The power rules introduced include a discussion of how common powers are in a campaign, and how that affects the narrative. In addition, it adds more details to the powers available in the game. This includes adding minor powers (first seen in the Threefold setting), as well as using conditions, sacrifice, and backlash to alternate ways of generating the ability to execute powers.
In addition to these rules, there is some discussion on how to make power styles feel unique, by mentioning what kinds of powers are logical for traditions like alchemy, infernal power, miracles, spiritual power, or techno-magical abilities.
There are a wide range of rules that are all about reframing how to resolve actions and scenes in the game. Encounter intensity involves how to show progress with either a single roll or with a progressive skill check, instead of a full combat resolution. Costly successes and mixed successes are rules that can be utilized to succeed on a failed roll or to add effect when a character rolls doubles on a failure by allowing them a special set of stunts to buy. Dramatic target numbers discusses using the importance of an action in a genre, or to the drama of a scene, to set the difficulty, instead of using a target number based on a simulated reality.
Fortune is my favorite rule to get ported over to this book. It was initially introduced in The Expanse RPG. There are two versions of fortune presented, one of which is more closely aligned to the original version in The Expanse. In one version, characters have fortune they can spend to replace die rolls. In the other version, your health is your fortune, so the more you adjust your die rolls to increase your successes, the less punishment you can take when you take hits in combat.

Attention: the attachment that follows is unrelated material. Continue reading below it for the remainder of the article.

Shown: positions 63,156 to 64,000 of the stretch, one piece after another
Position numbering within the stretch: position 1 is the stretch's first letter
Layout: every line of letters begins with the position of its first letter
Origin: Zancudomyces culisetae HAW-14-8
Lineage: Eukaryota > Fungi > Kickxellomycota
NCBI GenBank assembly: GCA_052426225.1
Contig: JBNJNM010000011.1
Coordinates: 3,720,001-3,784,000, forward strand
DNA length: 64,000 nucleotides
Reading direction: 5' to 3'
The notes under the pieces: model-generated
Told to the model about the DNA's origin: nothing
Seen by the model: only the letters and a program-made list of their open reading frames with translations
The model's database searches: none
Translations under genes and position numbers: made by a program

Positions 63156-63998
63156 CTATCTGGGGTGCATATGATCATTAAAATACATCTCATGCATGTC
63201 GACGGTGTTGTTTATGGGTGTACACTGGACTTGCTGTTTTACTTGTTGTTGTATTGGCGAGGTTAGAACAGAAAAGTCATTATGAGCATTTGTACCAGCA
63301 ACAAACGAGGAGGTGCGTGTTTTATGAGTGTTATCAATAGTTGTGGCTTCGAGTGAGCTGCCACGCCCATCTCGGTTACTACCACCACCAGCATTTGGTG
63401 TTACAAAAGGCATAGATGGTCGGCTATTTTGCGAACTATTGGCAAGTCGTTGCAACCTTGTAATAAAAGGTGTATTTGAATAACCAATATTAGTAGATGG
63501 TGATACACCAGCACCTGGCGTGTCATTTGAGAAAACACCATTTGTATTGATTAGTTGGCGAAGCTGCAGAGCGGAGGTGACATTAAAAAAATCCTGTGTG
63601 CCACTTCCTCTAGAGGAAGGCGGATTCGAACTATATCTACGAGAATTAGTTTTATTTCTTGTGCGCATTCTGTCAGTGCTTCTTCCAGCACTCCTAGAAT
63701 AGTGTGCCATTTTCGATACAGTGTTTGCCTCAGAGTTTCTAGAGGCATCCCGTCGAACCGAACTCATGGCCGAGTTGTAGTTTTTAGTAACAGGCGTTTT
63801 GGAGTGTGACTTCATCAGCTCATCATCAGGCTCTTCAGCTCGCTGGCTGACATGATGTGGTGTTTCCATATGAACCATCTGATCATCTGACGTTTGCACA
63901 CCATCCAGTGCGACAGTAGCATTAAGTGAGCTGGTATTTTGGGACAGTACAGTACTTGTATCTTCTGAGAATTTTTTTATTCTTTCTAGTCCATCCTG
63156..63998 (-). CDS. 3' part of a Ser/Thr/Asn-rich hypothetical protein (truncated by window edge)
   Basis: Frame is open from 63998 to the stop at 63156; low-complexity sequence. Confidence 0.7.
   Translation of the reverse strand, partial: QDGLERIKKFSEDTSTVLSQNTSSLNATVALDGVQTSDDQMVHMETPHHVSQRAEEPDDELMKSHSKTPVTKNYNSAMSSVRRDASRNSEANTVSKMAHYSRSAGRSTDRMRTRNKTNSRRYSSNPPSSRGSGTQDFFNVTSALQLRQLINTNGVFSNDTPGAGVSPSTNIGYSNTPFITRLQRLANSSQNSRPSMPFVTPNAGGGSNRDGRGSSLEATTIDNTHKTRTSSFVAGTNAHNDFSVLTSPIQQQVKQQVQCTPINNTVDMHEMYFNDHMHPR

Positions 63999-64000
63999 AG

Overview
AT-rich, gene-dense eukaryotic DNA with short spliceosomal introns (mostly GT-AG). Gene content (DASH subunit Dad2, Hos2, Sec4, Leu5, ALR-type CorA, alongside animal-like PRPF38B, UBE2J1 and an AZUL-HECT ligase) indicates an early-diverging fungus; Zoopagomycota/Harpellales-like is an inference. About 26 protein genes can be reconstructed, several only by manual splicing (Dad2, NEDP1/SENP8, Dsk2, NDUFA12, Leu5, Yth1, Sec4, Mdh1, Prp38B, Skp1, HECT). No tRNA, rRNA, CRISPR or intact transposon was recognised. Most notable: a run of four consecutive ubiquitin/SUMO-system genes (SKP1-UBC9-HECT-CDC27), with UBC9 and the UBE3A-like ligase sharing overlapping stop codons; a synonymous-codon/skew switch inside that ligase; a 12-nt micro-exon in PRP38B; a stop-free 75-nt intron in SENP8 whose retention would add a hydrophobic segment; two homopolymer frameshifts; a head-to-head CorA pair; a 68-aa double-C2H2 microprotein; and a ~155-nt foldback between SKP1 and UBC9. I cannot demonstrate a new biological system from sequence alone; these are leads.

The most impactful of these rules involve custom game modes and diceless resolution. The custom game modes move rules beyond the standard Modern AGE structure of Gritty, Pulp, and Cinematic, and mixes and matches a few other alternate options for emulating different genres, such as action horror, western, or romantic comedy. These set up new alternate rules, such as characters in a romantic comedy taking damage from setbacks and problems, rather than literal injury. Then we have diceless resolution.
Characters get an action pool and a universal stunt pool to pay for various levels of success. Damage is averaged, and there are different triggers for recovering action points and universal stunt points. One way of doing this in combat is to accept a specific problem in exchange for a refreshed pool. The GM only has a single pool of points, called the encounter pool, which has a different number of points depending on the difficulty of the encounter.